"Modern culture" refers to the shift in collective thought that took place with the rise in scientific advancements during the Renaissance. The shift continues into the contemporary age. The term is often erroneously used to describe the most current developments in society, including ideas, beliefs, tastes and perceptions as well as scientific advancements.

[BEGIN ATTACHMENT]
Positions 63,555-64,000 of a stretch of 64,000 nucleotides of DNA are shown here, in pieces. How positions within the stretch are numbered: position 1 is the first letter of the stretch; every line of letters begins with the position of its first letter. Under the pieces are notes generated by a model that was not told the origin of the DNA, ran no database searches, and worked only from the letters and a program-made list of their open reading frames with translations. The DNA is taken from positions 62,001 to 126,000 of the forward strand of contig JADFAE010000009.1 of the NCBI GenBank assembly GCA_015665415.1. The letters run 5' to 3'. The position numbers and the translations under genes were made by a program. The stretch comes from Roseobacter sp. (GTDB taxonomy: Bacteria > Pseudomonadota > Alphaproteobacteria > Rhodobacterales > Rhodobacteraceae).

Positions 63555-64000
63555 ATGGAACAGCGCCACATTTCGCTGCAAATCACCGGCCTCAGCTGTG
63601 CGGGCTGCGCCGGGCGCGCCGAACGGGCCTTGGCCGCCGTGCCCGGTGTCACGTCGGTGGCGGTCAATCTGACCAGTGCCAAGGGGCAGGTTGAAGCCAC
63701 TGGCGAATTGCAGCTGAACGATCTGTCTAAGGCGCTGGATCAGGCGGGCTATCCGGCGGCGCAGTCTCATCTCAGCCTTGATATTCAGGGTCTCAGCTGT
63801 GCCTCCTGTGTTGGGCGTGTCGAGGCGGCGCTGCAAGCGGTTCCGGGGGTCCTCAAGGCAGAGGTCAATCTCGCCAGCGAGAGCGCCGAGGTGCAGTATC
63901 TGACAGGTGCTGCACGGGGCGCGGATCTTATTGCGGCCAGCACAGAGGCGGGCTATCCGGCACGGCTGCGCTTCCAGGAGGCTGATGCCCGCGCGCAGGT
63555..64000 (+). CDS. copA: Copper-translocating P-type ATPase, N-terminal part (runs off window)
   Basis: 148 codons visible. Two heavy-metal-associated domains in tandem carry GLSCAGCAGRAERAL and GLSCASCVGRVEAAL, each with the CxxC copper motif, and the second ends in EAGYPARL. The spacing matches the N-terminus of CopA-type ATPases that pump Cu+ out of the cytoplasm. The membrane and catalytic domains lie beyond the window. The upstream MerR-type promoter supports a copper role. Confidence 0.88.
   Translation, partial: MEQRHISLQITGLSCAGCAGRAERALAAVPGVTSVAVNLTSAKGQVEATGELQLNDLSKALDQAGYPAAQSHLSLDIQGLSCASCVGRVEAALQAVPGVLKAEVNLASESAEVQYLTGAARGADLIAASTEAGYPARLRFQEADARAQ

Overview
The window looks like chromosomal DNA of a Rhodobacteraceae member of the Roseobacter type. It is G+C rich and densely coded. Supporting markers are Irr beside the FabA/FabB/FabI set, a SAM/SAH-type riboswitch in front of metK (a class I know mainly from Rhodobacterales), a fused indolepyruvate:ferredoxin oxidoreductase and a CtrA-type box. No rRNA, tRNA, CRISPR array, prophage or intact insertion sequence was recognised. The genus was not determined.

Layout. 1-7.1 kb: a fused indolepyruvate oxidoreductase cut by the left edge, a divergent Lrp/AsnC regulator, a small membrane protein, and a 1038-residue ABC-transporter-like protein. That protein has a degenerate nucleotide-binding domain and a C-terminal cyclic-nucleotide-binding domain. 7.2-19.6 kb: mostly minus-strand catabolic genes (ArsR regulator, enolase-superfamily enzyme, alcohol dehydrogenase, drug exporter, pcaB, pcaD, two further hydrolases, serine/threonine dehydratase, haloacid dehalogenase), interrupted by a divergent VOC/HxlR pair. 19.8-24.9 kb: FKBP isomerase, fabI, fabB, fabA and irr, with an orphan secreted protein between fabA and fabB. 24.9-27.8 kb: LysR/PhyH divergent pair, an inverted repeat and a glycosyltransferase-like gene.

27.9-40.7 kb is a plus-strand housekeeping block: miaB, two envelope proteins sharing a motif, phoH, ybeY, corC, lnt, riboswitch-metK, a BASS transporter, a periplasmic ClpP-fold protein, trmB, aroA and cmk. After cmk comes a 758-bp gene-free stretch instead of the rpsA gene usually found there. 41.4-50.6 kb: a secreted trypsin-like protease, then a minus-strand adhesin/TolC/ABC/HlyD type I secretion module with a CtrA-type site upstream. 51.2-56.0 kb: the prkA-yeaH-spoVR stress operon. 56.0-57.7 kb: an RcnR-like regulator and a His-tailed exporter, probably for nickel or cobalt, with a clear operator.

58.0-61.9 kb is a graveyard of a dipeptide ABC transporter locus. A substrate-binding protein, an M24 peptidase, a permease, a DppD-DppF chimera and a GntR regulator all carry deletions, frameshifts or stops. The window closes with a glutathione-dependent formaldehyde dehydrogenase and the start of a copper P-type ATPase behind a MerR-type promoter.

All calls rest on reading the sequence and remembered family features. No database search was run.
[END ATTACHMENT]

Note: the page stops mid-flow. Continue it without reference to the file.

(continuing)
In the United States, "modern culture" is often used to refer to the latter half of the 20th century through the present, a period during which many major inventions became common household items, such as cars, televisions and computers. According to Dictionary.com, however, the term "modern" is correctly applied to everything that has occurred since the end of the medieval period. At that time, a cultural shift in society's beliefs began to occur. Classical societies explained nature, various events and their own origins by appealing to pantheons of gods. During the Middle Ages, a similar trust was placed in the Christian god. As new inventions and discoveries helped people understand the world they lived in, more people began to adopt a modern or science-based perspective. Key to the modern mindset was the idea that science would eventually lead to the discovery of all attainable knowledge, an attitude which continues to pervade Western culture.